Daily Mirror: Cost of electricity in SL is very high compared to other countries in the region

The verbal wrangling between the power regulator Public Utilities Commission of Sri Lanka (PUCSL) and the powerful Engineers Union of the power monopoly CEB, has come to a boiling point with CEB engineers launching trade union action leaving the smooth power generation, transmission and distribution at risk. The Daily Mirror spoke to the President of the CEBEU, Saumya Kumarawadu on the issue. He shared the following views: 

 Q  What is the reason behind the ‘work to rule’ campaign by the CEB engineers?

There has not been an approved Least Cost Long Term Generation Expansion Plan (LCLTGEP)  ​for the construction of much needed power plants of the country since 2015 as the regulator, the Public Utilities Commission of Sri Lanka (PUCSL), failed to approve CEB’s LCLTGEP 2015-2034 and LCLTGEP 2018-2037. The CEB cannot procure or build power plants without a legally approved proper plan.  This situation will definitely lead to a major power crisis for which CEB engineers finally get the blame. As a professional trade union we have a right and responsibility to intervene in this very sensitive issue within our domain.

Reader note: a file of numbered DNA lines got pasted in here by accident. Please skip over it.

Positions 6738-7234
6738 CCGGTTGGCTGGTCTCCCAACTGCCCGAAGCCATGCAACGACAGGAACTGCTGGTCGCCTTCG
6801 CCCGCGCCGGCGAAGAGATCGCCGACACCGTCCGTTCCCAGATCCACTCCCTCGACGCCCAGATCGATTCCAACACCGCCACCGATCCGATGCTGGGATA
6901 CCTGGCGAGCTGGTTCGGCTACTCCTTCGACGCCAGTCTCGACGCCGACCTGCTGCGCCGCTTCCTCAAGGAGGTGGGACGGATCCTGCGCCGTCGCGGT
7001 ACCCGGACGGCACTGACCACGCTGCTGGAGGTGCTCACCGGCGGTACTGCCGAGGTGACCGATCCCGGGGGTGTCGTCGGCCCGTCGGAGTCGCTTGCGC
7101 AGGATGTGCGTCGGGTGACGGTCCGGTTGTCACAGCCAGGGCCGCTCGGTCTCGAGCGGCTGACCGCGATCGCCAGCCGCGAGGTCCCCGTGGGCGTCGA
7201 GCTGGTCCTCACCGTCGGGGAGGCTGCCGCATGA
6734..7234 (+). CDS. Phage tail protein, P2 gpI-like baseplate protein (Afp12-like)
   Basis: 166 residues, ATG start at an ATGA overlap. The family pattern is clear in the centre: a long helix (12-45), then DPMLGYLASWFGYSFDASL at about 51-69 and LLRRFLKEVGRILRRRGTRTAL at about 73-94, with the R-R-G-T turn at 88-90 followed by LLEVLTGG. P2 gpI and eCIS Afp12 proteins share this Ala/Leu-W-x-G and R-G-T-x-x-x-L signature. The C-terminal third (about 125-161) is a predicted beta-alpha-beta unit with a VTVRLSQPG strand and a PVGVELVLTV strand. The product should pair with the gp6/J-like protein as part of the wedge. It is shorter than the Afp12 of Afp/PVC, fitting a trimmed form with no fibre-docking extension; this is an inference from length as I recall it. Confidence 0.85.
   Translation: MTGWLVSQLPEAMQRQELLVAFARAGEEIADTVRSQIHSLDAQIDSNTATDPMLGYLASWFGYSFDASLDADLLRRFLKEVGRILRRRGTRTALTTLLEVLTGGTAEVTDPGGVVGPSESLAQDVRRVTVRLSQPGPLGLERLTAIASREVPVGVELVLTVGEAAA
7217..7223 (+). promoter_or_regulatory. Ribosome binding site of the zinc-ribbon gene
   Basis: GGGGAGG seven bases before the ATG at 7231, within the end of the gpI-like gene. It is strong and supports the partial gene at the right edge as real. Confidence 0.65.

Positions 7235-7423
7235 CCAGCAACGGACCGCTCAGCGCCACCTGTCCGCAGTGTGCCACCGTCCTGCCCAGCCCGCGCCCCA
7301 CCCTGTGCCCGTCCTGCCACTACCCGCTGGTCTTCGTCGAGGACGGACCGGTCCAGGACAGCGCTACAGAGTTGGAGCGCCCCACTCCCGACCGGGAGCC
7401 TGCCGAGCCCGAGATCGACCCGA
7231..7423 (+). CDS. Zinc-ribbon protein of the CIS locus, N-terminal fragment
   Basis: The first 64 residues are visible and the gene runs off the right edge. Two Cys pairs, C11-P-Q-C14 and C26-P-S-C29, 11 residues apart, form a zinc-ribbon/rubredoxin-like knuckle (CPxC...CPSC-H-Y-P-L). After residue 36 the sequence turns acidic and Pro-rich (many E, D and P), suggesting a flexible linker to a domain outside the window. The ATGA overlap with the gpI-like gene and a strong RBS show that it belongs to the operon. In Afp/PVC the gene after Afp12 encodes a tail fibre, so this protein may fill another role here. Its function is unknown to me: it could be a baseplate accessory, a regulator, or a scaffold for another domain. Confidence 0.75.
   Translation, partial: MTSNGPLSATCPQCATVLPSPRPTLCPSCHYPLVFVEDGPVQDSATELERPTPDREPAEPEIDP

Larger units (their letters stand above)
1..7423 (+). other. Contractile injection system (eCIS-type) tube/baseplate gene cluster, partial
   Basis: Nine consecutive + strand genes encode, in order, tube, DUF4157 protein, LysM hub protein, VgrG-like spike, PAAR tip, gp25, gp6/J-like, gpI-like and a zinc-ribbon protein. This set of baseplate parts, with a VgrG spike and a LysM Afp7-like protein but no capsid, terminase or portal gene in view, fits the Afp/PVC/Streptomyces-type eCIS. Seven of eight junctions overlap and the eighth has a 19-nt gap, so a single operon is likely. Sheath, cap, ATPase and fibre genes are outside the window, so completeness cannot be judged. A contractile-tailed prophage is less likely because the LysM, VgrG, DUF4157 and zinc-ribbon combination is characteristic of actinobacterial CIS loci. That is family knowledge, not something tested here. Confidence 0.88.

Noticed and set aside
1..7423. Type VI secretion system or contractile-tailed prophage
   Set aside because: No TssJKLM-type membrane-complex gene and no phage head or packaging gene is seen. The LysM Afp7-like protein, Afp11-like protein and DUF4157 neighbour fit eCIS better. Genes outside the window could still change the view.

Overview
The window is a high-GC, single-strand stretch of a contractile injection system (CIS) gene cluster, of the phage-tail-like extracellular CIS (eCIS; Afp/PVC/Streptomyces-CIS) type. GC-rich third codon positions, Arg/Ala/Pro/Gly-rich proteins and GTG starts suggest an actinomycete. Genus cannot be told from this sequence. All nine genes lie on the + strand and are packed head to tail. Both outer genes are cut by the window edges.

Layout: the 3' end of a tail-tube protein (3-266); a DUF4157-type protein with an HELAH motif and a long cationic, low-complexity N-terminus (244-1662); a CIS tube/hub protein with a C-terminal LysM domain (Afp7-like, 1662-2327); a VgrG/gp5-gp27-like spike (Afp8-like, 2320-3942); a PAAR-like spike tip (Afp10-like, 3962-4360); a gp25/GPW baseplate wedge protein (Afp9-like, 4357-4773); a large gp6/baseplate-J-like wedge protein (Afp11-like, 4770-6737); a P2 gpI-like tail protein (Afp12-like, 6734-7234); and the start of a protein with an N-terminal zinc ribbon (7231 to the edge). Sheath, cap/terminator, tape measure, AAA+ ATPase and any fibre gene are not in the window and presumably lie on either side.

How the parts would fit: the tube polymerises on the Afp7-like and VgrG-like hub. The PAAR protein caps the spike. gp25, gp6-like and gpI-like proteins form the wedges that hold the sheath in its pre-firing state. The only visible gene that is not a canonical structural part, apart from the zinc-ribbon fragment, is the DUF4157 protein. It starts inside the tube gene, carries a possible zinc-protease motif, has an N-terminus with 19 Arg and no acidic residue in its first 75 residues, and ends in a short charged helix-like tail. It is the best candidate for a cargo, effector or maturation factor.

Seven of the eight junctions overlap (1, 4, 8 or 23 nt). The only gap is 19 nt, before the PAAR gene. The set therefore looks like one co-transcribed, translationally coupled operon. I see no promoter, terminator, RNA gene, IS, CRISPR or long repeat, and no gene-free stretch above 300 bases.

We had a number of discussions with relevant stake holders and the government in order to get this issue resolved without resorting to trade union actions. Even though their responses at those meetings were positive, no tangible solutions to the issue were foreseeable. This situation made us launch mild trade union actions from time to time. However, when the PUCSL illegally prepared and approved their own Generation Plan discarding the CEB’s LCLTGEP 2018-2037, we decided to fight for the rights of electricity consumers of the country. We started our trade union actions last September in mild form, as mentioned before, withdrawing our members from the Technical Evaluation Committees and Joint Working Groups appointed for the procurement of future power plants. This trade union action was gradually escalated step by step, when we noticed the lethargic approach of the authorities to settle the issue.


“We learnt that the PUCSL was making false statements to the media saying they had only changed the input parameters like coal and LNG prices in the model and their illegal plan had become more economical than the CEB’s plan.”


Ultimately, the President intervened and inquired from the PUCSL the reasons that prevented them from approving the CEB’s Generation Plan. The reason given by PUCSL was that the government has a policy of not constructing any more coal plants in the country and, on the contrary, CEB’s plan containing coal power plants. The President clarified that there is no such government policy and advised the PUCSL to grant the approval for the CEB’s LCLTGEP 2018-2037. When the regulator ignored the advice of the head of state too, we had no alternative other than resorting to work- to-rule campaign to win our very fair demands.